Guam's Christians use prayer as weapon against North Korea's nuclear missile threats

North Korean leader Kim Jong Un's announcement of a planned missile strike on Guam has sparked fear among a lot of people, but the Christians in the Pacific island are unfazed and instead choose to respond to the threat with prayer.

(U.S. Navy / Handout / File Photo via REUTERS Handout)An aerial view of U.S. Naval Base Guam. September 20, 2006.

In an interview with Christian Broadcasting Network News, Pacific Islands University's interim president, Howard Merrell, said the Koreans in Guam were the ones most affected by North Korea's missile threats. He called on Christians not to focus on the imminent danger and instead pray that Jesus' gospel will spread across the reclusive state.

"There are several congregations here in Guam that are predominantly Korean. It has a far greater impact on them because they have family, friends, loved ones in the Korean Peninsula," Merrell told CBN News.

"Rather than focusing on a danger that probably is not going to come to pass, I think a far greater focus should be prayer for the people of North Korea who live under an oppressive regime," he added. "We should pray for those that are in leadership, for people to live in peace and calm so that the gospel will have the opportunity to go forth unhindered."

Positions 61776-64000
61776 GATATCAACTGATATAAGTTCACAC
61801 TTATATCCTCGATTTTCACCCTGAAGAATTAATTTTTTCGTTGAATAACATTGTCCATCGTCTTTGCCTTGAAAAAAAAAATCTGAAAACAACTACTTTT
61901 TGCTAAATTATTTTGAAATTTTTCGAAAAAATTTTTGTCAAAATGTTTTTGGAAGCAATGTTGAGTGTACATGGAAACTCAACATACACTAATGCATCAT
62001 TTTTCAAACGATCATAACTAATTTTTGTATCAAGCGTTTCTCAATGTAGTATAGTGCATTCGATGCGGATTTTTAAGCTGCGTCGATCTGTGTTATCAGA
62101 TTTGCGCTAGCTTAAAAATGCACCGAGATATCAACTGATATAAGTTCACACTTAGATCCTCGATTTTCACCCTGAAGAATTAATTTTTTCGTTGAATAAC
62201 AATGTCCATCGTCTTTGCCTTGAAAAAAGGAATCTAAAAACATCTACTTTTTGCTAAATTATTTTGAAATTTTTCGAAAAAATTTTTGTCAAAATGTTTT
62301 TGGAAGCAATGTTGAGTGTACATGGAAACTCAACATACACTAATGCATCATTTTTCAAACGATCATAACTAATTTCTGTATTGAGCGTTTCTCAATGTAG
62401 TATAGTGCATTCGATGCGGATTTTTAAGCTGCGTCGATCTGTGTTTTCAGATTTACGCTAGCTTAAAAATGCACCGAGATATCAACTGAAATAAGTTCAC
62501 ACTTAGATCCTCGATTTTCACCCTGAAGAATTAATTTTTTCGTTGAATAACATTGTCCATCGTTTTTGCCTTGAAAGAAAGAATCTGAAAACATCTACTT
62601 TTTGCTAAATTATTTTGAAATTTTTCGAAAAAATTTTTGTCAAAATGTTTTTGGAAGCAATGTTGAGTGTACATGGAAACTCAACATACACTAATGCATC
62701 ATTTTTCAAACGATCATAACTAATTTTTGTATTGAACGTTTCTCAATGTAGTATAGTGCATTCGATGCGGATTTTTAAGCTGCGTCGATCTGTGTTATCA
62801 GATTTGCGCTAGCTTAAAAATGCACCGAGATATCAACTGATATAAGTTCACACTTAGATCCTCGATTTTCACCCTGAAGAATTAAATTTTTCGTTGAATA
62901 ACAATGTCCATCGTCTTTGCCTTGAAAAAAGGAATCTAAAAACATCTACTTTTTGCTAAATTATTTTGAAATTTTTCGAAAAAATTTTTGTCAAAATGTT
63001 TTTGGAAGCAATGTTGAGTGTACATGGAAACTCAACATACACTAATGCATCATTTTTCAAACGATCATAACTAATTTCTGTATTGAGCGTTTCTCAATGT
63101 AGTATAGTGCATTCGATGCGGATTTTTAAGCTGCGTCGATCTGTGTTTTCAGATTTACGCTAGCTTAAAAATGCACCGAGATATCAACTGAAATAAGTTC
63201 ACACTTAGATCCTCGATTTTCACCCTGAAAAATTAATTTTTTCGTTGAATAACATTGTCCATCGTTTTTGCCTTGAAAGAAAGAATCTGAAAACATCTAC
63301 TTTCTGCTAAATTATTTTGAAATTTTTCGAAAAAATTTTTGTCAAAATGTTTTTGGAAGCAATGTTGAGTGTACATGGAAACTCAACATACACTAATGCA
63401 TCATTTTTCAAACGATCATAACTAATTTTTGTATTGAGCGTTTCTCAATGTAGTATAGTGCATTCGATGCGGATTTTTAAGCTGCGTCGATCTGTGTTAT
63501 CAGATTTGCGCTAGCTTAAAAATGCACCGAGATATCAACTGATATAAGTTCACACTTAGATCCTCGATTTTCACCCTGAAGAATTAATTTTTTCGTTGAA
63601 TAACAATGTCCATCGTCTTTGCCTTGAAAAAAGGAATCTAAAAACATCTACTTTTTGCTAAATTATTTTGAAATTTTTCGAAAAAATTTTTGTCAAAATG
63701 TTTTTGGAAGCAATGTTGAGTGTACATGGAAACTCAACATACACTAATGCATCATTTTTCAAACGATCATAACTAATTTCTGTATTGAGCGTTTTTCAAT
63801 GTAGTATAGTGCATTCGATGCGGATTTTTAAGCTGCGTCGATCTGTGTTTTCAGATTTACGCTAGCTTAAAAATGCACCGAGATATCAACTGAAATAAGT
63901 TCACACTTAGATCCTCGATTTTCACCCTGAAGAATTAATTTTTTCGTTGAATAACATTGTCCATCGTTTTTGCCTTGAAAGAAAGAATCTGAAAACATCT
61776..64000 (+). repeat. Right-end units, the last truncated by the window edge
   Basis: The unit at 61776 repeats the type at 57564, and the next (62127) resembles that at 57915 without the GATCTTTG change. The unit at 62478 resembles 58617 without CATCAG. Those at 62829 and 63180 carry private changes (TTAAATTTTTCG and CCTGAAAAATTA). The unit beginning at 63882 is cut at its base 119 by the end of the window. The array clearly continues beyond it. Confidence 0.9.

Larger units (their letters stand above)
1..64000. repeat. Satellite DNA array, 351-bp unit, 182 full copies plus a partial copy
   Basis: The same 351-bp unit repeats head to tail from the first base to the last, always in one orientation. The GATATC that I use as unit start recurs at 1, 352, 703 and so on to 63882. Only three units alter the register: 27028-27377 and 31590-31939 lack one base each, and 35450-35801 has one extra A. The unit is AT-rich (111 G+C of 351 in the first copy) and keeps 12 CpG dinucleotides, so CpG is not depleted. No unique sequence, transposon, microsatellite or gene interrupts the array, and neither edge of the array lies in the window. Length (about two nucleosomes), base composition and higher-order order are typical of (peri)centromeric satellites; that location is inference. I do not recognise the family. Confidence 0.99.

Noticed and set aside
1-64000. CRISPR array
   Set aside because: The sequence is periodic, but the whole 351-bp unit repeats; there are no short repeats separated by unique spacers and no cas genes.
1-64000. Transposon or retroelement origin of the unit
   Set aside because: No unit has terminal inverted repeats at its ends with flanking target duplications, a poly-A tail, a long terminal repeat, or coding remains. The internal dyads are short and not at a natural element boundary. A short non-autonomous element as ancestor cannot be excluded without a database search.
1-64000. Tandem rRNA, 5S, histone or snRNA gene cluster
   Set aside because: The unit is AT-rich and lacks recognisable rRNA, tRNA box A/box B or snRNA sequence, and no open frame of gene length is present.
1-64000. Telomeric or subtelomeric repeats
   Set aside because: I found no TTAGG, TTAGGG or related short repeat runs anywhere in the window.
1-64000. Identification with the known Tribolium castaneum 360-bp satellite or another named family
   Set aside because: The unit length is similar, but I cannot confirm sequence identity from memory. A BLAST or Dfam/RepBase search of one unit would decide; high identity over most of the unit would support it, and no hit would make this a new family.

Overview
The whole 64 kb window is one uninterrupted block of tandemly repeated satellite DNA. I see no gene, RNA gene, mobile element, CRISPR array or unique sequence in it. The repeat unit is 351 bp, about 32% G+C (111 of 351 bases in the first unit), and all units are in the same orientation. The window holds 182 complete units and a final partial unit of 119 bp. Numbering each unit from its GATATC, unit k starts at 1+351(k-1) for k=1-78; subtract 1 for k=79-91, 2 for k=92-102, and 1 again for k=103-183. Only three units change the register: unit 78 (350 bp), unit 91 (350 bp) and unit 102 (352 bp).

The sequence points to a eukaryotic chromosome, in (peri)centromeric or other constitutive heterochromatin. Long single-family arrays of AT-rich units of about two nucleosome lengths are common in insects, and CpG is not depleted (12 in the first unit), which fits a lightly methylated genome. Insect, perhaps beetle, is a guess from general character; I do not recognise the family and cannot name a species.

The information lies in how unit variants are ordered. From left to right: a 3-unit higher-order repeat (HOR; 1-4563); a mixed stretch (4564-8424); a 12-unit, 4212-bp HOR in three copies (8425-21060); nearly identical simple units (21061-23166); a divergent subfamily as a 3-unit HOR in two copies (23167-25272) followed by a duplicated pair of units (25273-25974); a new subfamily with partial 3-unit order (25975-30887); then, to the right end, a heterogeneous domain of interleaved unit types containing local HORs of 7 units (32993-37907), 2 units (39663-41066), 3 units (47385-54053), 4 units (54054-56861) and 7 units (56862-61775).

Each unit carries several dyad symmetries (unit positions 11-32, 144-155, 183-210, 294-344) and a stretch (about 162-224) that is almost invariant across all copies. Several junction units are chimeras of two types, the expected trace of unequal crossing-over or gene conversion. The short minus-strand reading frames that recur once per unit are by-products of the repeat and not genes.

As for the residents in Guam, Merrell said they remain calm as it is not the first time that they have encountered these threats. He said the U.S. territory has been torn by war in the past, and the people are prepared for such situations.

Meanwhile, the missile threats and recent standoff between Washington and Pyongyang have not deterred tourists from visiting Guam. South Korean travel agency official Won Hyung-jin said there were some customers who expressed concern over the situation but still did not cancel their trips to the Pacific island, ABC News reported.

Won, whose company has sent 5,000 tourists to Guam every month this year, said travelers have become used to the tension that North Korea apparently causes once or twice a year.

A third of the workers in Guam are employed in the tourism industry. Although the island's population is only 160,000, around 1.5 million tourists visited the country last year.